Over the weekend, I took part in one of my favourite events, the Ranger Ultras Peak District South and North. This race can be seen as a two-day, 93km stage race or as two standalone races (50km on Saturday and 43km on Sunday). If you run just the Saturday or just the Sunday, it is a standard fell race. If you run the Saturday and Sunday, your times for the two races are added together to give you your total time.
Both races use a circular route, starting and finishing at Edale in the Peak District. Saturday’s 50km is easier as it heads South and runs over a Limestone section of the Peak District. However, it does start with a climb up to Mam Nick and then Lord’s Seat. Sunday’s 43km starts by heading up the famous Pennine Way and the day is spent on the dark peak, with its gritstone rocks. Gritstone is a sedimentary rock and a coarse form of sandstone. You can see both routes in the images at the bottom of this post.
A social run
I have run this race several times before, treated it as a true race, and pushed to see how well I could do. However, this year, I knew I would be a bit slower because of where my training is and because I chose to carry a heavier pack than I needed to. I am taking part in the Spine Race in January, and that race will require me to carry a heavy pack for six days, so I need to train for that.
Quite early on day one of the race, I bumped into four runners I know from social running (Fiona, Clare, Kirsten and Emily). This group comprised faster and slower runners, but they all ran as a group. They welcomed me as a fifth group member, and I ran with them on both days.
Because we ran socially, we took quite a long time on both loops, 8.5 hours on day one and 9.3 hours on day 2. However, we all finished both days comfortably, chatting and enjoying two days on the fells. On day one, we stayed together for the whole route. On day two, we were joined by an additional runner, and we subdivided into two groups of three, about a third of the way around to better match people’s speeds.
Both days presented challenges because of the mud. Saturday was slippery, and we had to wade through mud at times. It is not unusual on a fell race to have sections of uphill too steep to run and sections of downhill that are too technical to run. But on Saturday we had a few flat sections which were too slippery to run, so we mud-skated along.
Sunday was a very wet day. It rained for a large part of the day. Many of the paths were streams, with the water running over the tops of our shoes. Some of the descents on Sunday were very slippery, and we all fell occasionally but without injury. When anybody fell, laughter broke out as soon as we saw nobody was injured. It is good to be running with people who enjoy the ups and downs of running on the fells.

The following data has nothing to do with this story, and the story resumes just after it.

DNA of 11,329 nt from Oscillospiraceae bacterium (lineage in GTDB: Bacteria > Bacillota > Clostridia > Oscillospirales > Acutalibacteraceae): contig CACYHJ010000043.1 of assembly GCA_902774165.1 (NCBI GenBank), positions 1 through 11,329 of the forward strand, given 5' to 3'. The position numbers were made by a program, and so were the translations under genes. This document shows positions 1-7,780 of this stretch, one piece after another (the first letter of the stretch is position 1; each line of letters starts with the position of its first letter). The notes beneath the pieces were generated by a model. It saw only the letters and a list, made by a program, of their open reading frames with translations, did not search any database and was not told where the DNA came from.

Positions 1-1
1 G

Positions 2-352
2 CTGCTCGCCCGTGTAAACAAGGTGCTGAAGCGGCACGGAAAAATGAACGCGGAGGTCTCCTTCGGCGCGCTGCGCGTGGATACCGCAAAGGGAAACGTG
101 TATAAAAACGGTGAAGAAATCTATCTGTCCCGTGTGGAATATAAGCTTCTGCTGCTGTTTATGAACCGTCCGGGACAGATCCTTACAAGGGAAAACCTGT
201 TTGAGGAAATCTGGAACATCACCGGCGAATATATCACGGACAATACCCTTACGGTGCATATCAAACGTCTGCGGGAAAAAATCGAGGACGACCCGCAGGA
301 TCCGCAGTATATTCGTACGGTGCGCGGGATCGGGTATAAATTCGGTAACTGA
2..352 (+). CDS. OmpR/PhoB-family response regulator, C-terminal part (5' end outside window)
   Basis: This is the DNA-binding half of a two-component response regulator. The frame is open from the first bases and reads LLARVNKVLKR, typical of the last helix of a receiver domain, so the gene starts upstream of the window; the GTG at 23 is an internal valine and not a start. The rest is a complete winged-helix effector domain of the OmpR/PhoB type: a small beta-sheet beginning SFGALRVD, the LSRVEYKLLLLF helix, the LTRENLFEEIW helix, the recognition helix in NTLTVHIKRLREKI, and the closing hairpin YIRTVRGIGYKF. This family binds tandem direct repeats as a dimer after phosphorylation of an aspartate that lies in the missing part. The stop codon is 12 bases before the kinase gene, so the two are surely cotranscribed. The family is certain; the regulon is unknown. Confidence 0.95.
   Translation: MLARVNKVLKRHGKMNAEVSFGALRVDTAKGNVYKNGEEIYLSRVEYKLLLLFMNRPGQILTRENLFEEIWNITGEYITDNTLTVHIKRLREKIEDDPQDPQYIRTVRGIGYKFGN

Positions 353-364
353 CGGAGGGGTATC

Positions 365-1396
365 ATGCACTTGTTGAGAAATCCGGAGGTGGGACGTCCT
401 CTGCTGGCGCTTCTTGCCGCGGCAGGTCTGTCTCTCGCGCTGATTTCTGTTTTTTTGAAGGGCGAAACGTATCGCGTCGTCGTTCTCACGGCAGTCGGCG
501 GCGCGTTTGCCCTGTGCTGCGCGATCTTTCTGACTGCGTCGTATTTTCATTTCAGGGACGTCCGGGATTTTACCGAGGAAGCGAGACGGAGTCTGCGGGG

The time passed quickly
Because we ran as a social group, we all took longer than we would have done if we had run separately. This is because everybody has sections where they tend to be faster than the group. Some are faster uphill, some are faster on the downhills, some run faster in the middle of the race, and some are faster at the end. This meant everybody spent some time waiting or moving slower than they might otherwise have run. However, we all noticed that both days seemed to have passed quickly. This was despite spending nearly 18 hours running, spread over the two days.
The Thank You Section
Races like these are only possible because of the organisers (Stu Westfield and Ranger Ultras) and the many volunteers. There were volunteers at the base station (dealing with food, accommodation, and support), there were volunteers on the route checking we were safe (which meant standing in the rain and cold for hours), volunteers were running the aid stations (keeping us fed and watered), and there are the sweepers who follow the race to make sure nobody is left on the course.
My learnings from this race
I stayed two nights in the accommodation at the race centre, which comprised bunkrooms. This made for a very social experience, with less fuss and was a big positive. I need to look for these options more often (rather than driving early in the morning or simply staying at a hotel).
I will do more of my races as social runs. I will still want to push the pace in some races, but the joy of being in a group is worth appreciating.
I will be back to run the South and North race again.